A minor tragedy then strikes next door, as their neighbour's house goes up in flames -- but illusory hope is found there as well, as a vision advances out of the burning building, a fifteen year old girl from the States who had been living with Inez and her husband, Hans. The Klein's volunteer to take in the girl. Her name is Daisy, and she is, of course, the same age Vera would have been were she still alive. Daisy does bring the household vaguely together, as both Oda and Paul dote on her, though they are constantly uncertain of how they should and can treat her. Independent-minded Daisy also has ideas of her own, navigating (in wide arcs) the territory between childhood and adulthood.
       Another figure is also a presence -- Emil, a general in the army and a friend of Paul. Or rather "a buddy". He comes to the fore late in the novella, clearing up what was actually happening back in 1973.
       It is an odd little novella, full of sad love. The loss of the child is, indeed, the death of love -- not merely the parental love for Vera, but considerably more. Not, as it turns out, that there was happiness in the cards had Vera lived. No, things were and are considerably darker than they appear.
       Love fails throughout the novel. There is no happy affair here, except, perhaps, between Inez and Hans (though that isn't really clear). There's a fair amount of intimacy, but all the sex is one-off. And much of the intimacy is of a decidedly inappropriate nature.
       The girls, Vera and Daisy, flail for love, easily seducing but ultimately no happier for it. The men, Emil and Paul, both hopelessly love Oda, but events make loving her practically an impossibility -- and also push them to find at least moments of happiness elsewhere. Van den Boogaard writes of Paul: "all he wants is to love her, he wants to love her every minute they are together: wholeheartedly, unabashedly, totally." But Oda won't have it, and clearly neither Paul's nor Emil's love for her were meant to be.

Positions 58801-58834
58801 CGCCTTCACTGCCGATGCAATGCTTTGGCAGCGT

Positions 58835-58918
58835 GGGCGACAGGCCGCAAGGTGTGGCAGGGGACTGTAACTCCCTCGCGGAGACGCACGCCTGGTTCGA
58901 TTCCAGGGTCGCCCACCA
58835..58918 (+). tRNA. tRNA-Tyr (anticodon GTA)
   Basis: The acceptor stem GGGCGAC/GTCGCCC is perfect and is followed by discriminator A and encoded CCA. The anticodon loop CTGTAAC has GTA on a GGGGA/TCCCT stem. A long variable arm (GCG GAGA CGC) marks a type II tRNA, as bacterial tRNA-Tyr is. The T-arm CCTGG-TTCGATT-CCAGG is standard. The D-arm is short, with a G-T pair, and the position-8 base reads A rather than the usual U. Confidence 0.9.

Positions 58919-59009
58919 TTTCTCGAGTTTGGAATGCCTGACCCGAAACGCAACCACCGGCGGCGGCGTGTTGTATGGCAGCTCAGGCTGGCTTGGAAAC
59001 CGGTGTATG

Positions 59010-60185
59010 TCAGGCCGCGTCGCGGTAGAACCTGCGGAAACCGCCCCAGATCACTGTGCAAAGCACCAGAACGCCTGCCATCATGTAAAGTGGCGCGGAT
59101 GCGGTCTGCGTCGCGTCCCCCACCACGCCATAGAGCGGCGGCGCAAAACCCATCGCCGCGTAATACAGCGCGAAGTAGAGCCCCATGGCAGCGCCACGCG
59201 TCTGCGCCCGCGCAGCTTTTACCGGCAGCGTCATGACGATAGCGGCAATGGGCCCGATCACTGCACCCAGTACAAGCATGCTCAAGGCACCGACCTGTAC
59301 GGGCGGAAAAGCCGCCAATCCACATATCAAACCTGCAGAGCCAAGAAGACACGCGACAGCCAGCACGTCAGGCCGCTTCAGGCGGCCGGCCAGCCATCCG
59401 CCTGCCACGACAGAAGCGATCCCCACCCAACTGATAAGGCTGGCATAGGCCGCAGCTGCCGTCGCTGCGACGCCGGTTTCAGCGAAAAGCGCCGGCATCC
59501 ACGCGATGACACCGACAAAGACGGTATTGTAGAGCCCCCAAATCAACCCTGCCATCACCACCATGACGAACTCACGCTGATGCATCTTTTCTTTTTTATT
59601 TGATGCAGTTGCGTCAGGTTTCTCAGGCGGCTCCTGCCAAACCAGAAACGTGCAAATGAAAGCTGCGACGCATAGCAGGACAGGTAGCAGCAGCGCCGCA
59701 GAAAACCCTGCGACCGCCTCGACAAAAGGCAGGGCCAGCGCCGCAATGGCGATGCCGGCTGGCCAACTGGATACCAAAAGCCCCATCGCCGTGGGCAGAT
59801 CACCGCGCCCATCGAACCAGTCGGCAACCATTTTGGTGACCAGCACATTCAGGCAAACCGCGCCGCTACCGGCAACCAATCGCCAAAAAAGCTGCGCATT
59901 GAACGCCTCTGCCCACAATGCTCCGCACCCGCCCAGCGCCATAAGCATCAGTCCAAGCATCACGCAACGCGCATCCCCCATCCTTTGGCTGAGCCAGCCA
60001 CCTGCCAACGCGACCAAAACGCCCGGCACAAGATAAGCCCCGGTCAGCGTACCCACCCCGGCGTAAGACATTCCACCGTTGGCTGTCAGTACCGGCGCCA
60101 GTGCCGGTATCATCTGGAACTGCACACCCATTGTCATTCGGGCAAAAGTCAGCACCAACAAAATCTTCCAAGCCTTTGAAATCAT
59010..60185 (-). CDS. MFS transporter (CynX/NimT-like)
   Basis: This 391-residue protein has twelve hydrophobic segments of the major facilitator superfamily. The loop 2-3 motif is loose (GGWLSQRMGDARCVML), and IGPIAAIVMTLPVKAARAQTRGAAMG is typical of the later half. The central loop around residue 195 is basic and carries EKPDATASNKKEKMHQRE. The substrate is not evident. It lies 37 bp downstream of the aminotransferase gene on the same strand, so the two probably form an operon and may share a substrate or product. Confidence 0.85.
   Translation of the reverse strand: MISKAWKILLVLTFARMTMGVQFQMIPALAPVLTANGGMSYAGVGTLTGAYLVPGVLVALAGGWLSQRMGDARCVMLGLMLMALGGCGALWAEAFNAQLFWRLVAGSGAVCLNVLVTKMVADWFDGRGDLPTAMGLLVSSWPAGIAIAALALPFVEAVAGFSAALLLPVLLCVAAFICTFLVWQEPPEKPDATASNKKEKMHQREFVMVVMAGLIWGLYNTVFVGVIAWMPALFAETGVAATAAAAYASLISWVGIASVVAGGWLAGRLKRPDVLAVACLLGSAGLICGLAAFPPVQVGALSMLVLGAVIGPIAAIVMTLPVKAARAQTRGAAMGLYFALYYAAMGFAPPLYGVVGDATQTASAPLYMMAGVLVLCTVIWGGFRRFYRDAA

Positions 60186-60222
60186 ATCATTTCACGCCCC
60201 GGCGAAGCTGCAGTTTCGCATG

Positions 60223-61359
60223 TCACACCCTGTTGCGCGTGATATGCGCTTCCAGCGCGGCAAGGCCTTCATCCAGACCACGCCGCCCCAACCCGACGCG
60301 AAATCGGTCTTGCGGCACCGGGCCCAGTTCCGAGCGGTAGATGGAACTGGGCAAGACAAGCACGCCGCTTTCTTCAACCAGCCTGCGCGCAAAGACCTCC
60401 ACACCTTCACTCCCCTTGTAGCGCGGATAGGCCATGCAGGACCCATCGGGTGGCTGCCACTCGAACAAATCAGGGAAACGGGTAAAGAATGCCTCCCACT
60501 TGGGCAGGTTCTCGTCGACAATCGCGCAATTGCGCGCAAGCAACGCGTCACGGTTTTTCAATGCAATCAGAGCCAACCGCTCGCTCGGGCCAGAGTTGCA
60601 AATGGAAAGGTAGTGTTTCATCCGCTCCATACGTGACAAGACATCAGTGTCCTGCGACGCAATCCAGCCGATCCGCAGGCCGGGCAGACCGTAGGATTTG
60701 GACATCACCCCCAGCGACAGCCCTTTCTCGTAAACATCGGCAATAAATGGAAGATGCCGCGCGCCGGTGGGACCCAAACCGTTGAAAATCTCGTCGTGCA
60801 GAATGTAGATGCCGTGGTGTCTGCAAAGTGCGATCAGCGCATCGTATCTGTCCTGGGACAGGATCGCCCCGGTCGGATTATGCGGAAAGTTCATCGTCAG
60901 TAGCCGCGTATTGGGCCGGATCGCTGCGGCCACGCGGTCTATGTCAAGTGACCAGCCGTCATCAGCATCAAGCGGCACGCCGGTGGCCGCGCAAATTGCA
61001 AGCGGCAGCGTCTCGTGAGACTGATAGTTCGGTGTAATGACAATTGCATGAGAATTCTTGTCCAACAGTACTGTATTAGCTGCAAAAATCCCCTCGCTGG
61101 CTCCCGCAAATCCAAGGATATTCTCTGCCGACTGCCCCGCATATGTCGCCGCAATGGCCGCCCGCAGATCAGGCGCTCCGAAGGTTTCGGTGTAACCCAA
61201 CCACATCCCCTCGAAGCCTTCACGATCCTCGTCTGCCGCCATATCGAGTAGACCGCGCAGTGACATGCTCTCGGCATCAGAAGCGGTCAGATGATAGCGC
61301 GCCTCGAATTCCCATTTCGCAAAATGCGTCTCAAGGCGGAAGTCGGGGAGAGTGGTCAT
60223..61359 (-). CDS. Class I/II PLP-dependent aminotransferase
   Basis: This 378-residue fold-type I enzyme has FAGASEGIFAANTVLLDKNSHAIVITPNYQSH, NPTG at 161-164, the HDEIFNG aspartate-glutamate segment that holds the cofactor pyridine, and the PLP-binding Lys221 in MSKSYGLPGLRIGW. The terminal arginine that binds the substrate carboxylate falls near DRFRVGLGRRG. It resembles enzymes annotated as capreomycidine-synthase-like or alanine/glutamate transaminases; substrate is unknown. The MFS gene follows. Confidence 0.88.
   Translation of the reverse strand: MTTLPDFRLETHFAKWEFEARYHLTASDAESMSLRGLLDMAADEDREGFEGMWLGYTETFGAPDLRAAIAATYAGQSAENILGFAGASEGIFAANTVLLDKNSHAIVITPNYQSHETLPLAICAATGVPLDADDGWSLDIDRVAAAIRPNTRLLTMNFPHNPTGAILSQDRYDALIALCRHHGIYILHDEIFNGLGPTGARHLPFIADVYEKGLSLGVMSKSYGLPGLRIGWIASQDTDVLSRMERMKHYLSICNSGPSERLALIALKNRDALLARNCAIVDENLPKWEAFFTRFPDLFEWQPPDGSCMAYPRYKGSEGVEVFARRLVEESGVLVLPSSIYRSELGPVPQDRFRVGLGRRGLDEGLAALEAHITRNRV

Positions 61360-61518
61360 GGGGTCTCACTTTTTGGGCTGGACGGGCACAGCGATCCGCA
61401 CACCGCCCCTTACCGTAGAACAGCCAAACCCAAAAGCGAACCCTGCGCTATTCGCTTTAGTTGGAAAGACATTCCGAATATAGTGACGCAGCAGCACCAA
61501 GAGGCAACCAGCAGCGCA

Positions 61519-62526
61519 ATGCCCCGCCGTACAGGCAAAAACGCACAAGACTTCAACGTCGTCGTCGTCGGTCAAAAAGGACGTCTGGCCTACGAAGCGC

Van den Boogaard has written a fairly effective novella. Tragedy and melancholy are quite well done, and the efforts by those involved to fill the void left by the child's death ring fairly true. There are, however, also some decidedly creepy goings-on, especially those involving the two girls. Both Vera and Daisy are almost surreal ingénues and manipulators, and the death of innocence is rather uglier than it first appears.
       The characters are odd too, and van den Boogaard's shifting focus does not help paint a clearer picture of them. The largely irrelevant Inez is too much of a focus in the first part, while Emil dominates the last simply so that he can recapitulate and explain the past.
       Not one of the characters is entirely likable or sympathetic, except, perhaps (at least for much of the novel), the victim Vera. All are, at the very least, troubled -- often inexplicably so (especially the shadowy Vera). Paul, also, seems entirely too simple: "Order, armor, and routine" dominate the officer's life, and it is something that we are not allowed to penetrate. There is also never a satisfactory explanation of why he and Oda became a couple.
       A quite powerful novella, Love's Death unfolds with some interesting twists and turns. It unfolds somewhat clumsily, but the writing is fairly solid. There are several surprises, and some shocking turns. A gripping read, it also leaves quite a sour aftertaste. There is little hope for love here, but unfortunately these characters don't really seem all that deserving of it.

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Links:

Reviews: Oscar van den Boogaard: Other books of interest under review:
  • See Index of Dutch literature at the complete review

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About the Author:

       Dutch author Oscar van den Boogaard was born in 1964. He has written numerous novels. He lives in Brussels.